Militants urged to agree to a ceasefire in exchange for the release of more prisoners
The Afghan government on Monday pressed its calls for a truce with the Taliban, reiterating its desire for a long-term ceasefire at historic talks in Qatar.The two sides are in the early stages of meetings in Doha as they try to hammer out a deal that would bring 19 years of bloodshed in Afghanistan to a close.The Afghan government and its allies, including the U.S., called for the warring sides to lay down their arms at Saturday’s opening ceremony. But the Taliban, who fought a years-long guerrilla campaign against American and Afghan forces after they were toppled in a 2001 U.S.-led invasion, did not mention a truce as they came to the negotiating table.The head of the peace process for the Afghan government, Abdullah Abdullah, suggested, however, that the Taliban could offer a ceasefire in exchange for the release of more of their prisoners.Afghan presidential spokesman Sediq Seddiqi tweeted on Monday that the presence of government negotiators at the talks “is aimed at achieving a ceasefire, ending the violence and ensuring lasting peace and stability in the country.”The U.S. struck an agreement with the Taliban in February that will see it withdraw troops from Afghanistan. The deal, which paved the way for the Doha negotiations, did not commit the insurgents to any reduction of violence, only requiring that it be “an item on the agenda” in negotiations.But Crisis Group analyst Andrew Watkins told AFP “the Afghan government needs a ceasefire because without current levels of U.S. support, it would very likely continue to lose ground to the Taliban”.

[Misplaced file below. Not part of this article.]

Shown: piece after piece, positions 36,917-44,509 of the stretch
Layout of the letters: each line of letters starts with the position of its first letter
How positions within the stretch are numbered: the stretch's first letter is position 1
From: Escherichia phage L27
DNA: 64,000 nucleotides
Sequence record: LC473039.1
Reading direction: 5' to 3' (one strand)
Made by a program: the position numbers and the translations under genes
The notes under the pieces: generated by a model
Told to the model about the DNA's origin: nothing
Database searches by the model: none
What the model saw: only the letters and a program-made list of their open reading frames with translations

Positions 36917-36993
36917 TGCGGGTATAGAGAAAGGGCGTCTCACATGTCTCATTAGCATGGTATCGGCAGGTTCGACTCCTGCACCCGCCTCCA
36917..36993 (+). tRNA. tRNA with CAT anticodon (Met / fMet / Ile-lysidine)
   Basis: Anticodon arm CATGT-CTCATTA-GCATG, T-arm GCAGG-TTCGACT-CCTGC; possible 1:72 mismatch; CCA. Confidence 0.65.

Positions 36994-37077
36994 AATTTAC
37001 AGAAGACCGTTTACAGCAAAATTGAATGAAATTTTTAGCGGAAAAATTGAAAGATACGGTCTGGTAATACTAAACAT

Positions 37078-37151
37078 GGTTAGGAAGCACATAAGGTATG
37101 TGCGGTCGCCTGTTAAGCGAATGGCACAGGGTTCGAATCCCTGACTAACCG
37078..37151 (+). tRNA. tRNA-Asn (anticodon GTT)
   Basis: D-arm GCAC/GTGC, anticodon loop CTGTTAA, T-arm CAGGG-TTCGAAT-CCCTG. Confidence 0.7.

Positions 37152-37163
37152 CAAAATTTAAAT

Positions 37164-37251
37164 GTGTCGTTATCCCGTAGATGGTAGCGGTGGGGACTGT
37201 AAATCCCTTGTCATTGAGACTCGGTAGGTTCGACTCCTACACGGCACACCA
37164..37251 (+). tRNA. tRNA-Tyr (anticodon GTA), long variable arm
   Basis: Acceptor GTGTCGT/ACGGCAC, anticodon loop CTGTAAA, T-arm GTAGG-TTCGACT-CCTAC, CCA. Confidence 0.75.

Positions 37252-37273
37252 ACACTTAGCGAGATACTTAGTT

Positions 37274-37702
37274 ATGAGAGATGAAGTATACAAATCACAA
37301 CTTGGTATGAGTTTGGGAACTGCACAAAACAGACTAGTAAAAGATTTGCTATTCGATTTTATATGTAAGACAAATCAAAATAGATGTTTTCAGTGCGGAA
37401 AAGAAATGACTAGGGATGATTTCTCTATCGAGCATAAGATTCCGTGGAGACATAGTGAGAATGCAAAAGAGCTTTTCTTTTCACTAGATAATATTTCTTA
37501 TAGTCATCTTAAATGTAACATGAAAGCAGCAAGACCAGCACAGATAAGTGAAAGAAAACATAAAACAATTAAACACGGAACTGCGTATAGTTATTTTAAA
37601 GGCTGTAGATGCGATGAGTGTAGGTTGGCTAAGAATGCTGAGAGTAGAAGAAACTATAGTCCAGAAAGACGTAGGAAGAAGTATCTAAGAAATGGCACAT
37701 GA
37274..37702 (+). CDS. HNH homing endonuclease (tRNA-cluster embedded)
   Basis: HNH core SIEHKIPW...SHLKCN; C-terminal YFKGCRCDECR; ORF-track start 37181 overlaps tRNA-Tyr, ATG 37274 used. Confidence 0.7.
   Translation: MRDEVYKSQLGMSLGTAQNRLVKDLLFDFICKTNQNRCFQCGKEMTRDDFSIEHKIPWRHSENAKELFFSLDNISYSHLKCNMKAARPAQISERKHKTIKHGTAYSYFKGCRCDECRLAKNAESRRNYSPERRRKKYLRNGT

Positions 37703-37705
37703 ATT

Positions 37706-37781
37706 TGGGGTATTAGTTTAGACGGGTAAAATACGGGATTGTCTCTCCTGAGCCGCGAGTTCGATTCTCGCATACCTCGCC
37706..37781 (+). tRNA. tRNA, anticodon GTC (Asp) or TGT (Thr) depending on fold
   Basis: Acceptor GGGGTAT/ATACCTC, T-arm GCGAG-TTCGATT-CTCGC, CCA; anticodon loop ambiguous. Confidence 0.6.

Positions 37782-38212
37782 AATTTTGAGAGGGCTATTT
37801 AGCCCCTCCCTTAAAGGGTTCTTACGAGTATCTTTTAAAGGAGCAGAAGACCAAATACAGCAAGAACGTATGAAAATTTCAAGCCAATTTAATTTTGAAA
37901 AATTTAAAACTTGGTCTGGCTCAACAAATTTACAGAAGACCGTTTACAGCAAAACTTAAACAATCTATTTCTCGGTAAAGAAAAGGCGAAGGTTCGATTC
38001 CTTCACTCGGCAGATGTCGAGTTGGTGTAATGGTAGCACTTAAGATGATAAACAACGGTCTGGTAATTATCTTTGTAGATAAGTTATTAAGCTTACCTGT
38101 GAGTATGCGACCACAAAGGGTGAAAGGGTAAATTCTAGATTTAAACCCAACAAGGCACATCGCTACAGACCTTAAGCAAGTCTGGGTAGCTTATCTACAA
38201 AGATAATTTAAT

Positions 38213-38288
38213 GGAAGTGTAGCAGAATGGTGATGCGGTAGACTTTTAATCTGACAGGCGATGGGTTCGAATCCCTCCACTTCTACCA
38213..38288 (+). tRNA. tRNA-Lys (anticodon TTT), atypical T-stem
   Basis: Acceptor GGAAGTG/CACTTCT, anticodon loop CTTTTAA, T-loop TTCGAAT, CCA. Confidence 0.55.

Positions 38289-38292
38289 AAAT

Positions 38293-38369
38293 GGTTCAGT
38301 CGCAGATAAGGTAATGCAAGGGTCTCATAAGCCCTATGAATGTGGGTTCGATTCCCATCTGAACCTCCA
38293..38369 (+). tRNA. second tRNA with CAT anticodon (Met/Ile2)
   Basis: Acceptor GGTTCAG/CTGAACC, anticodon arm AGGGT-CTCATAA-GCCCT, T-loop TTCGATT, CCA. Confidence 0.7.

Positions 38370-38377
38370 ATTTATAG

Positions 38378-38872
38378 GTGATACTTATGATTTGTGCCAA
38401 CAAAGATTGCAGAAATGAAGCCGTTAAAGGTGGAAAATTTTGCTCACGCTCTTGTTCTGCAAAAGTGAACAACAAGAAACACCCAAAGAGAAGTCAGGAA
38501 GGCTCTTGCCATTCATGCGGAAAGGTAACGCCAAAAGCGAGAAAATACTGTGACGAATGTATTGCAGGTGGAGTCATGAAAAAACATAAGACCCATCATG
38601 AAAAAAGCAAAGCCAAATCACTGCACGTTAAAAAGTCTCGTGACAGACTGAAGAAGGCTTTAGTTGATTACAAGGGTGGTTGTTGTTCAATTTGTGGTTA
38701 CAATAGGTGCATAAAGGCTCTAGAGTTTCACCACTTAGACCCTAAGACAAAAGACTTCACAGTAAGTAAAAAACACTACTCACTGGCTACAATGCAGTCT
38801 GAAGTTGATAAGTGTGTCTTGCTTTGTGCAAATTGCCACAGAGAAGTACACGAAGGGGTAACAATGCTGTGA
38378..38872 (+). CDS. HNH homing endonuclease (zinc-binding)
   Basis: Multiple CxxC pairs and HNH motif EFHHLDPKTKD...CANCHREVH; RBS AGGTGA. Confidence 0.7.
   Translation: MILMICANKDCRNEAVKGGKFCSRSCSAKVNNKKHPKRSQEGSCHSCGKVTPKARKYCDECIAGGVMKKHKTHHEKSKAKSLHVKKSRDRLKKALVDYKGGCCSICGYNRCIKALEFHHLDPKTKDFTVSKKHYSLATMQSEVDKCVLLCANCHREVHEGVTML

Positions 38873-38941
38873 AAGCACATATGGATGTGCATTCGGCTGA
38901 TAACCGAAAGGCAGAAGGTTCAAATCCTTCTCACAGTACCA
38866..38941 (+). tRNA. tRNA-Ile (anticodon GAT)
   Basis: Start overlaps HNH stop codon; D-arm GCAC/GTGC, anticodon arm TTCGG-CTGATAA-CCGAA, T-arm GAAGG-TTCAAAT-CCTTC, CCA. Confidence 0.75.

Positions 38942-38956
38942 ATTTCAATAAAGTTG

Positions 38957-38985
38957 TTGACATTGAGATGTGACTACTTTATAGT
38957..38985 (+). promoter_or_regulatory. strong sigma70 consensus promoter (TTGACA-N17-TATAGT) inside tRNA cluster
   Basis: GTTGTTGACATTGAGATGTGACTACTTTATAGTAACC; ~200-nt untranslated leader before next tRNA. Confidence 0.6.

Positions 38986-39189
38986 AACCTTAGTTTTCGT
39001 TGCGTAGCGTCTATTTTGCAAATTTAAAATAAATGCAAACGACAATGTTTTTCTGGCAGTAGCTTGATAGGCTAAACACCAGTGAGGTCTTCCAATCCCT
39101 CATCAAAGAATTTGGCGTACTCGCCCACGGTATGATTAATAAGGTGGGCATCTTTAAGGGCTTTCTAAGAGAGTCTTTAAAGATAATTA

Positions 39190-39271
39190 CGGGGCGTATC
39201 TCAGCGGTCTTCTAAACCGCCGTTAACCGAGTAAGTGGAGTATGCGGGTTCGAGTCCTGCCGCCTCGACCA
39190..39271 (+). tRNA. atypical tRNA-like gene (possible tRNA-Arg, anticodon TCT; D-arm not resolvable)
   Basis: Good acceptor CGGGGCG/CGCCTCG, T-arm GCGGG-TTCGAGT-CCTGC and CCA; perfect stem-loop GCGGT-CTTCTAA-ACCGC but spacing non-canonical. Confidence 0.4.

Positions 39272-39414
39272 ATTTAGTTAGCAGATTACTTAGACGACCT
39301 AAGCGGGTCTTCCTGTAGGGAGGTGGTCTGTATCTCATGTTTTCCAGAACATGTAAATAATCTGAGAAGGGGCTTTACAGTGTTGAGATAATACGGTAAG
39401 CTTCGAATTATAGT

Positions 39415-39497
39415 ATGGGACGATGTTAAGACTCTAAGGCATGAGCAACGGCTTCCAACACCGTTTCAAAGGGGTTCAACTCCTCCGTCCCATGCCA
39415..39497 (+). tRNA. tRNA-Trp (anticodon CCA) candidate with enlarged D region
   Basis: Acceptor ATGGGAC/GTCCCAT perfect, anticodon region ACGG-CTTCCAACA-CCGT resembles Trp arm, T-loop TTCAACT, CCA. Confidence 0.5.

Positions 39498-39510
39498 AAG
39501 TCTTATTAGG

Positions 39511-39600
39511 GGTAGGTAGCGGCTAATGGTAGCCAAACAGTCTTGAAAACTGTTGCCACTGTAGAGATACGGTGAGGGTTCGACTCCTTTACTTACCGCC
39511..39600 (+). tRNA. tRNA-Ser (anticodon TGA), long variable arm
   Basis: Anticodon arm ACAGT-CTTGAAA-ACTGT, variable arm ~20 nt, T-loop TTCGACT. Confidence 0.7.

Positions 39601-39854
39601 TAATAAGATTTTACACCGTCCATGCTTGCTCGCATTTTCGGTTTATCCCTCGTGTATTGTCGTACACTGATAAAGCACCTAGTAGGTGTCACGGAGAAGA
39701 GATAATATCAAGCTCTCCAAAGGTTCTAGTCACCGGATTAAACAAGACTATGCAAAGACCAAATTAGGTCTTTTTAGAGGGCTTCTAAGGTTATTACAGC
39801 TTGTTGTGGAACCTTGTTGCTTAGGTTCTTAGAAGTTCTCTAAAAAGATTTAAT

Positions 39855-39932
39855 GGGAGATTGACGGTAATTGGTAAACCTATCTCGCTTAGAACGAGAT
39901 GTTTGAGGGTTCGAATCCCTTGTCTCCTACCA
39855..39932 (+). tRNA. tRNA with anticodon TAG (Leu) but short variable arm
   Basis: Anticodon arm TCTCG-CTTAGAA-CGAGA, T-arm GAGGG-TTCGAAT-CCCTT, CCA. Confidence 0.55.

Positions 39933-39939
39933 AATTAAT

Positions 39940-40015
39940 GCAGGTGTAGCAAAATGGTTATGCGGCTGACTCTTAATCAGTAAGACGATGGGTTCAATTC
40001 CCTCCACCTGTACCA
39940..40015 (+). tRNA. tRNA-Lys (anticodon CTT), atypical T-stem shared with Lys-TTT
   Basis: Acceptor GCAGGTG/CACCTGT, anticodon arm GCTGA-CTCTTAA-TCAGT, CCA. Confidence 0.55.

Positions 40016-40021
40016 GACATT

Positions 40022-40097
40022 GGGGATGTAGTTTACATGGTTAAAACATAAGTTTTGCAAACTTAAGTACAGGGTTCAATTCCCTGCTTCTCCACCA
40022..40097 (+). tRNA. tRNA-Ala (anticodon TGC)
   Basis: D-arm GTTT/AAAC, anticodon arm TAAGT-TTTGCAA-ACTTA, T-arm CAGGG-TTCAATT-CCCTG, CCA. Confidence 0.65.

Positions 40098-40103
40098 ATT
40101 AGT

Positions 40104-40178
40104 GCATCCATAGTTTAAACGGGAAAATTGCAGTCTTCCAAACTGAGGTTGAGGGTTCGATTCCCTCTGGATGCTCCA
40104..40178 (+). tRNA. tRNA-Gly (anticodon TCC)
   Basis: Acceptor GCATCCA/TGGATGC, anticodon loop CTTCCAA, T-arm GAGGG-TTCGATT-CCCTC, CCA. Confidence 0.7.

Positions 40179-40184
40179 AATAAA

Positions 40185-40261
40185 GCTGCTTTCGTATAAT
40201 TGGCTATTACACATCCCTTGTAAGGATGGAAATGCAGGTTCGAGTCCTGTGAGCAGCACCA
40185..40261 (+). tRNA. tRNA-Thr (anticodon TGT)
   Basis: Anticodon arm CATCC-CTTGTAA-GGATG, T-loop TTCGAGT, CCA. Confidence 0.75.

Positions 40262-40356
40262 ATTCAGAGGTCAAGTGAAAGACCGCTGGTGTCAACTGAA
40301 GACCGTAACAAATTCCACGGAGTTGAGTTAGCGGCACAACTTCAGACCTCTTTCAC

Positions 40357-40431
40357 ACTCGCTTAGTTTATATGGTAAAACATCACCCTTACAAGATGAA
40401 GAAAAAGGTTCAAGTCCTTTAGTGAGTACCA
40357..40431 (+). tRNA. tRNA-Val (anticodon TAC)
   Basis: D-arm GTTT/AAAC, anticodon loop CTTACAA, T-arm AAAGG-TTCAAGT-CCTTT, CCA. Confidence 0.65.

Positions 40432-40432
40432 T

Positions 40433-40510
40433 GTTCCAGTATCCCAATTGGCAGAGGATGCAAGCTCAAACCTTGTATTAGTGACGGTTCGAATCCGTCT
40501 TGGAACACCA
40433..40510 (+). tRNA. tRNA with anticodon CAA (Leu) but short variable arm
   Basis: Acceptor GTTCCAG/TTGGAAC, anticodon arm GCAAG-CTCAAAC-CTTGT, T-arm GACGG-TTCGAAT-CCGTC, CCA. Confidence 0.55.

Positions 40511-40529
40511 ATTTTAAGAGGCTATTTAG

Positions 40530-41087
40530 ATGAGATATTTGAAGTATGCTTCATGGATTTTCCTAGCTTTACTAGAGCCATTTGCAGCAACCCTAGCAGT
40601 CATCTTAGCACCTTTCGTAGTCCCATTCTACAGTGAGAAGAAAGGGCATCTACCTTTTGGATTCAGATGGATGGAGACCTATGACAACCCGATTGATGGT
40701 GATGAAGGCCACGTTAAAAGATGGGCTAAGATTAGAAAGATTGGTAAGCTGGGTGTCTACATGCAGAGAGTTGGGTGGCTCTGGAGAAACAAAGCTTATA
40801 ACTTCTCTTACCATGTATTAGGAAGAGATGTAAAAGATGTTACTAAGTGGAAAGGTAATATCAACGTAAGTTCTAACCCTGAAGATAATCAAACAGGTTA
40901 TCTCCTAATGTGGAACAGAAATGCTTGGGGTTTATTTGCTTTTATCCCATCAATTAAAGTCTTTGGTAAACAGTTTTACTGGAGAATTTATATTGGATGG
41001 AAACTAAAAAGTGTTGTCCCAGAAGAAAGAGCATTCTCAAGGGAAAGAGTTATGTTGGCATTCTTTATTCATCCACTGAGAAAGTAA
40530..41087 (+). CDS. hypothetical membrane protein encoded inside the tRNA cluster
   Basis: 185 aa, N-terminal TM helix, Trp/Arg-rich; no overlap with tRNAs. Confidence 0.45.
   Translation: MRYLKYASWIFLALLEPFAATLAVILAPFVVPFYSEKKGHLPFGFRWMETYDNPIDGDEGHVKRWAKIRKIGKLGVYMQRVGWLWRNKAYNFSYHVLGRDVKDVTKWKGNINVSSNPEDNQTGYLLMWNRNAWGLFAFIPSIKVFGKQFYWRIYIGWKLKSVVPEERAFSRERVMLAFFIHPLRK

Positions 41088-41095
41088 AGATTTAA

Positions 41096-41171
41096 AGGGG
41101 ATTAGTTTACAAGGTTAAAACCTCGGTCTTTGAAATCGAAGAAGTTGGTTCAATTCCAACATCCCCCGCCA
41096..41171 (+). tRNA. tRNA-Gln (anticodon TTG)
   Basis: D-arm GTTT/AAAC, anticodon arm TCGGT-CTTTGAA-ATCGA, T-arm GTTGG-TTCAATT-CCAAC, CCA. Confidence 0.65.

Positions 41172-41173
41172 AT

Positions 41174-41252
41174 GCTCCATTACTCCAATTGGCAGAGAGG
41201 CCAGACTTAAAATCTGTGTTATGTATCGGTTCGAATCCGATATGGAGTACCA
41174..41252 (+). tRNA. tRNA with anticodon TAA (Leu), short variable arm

You have reached your limit for free articles this month.
To get full access, please subscribe.
Already have an account ? Sign in
Show Less Plan
Subscription Benefits Include
Find mobile-friendly version of articles from the day’s newspaper in one easy-to-read list.
Move smoothly between articles as our pages load instantly.
Enjoy reading as many articles as you wish without any limitations.
A one-stop-shop for seeing the latest updates, and managing your preferences.
A select list of articles that match your interests and tastes.
We brief you on the latest and most important developments, three times a day.
*Our Digital Subscription plans do not currently include the e-paper ,crossword, iPhone, iPad mobile applications and print. Our plans enhance your reading experience.
A letter from the Editor
Dear subscriber,Thank you!Your support for our journalism is invaluable. It’s a support for truth and fairness in journalism. It has helped us keep apace with events and happenings.The Hindu has always stood for journalism that is in the public interest. At this difficult time, it becomes even more important that we have access to information that has a bearing on our health and well-being, our lives, and livelihoods. As a subscriber, you are not only a beneficiary of our work but also its enabler.We also reiterate here the promise that our team of reporters, copy editors, fact-checkers, designers, and photographers will deliver quality journalism that stays away from vested interest and political propaganda.Suresh Nambath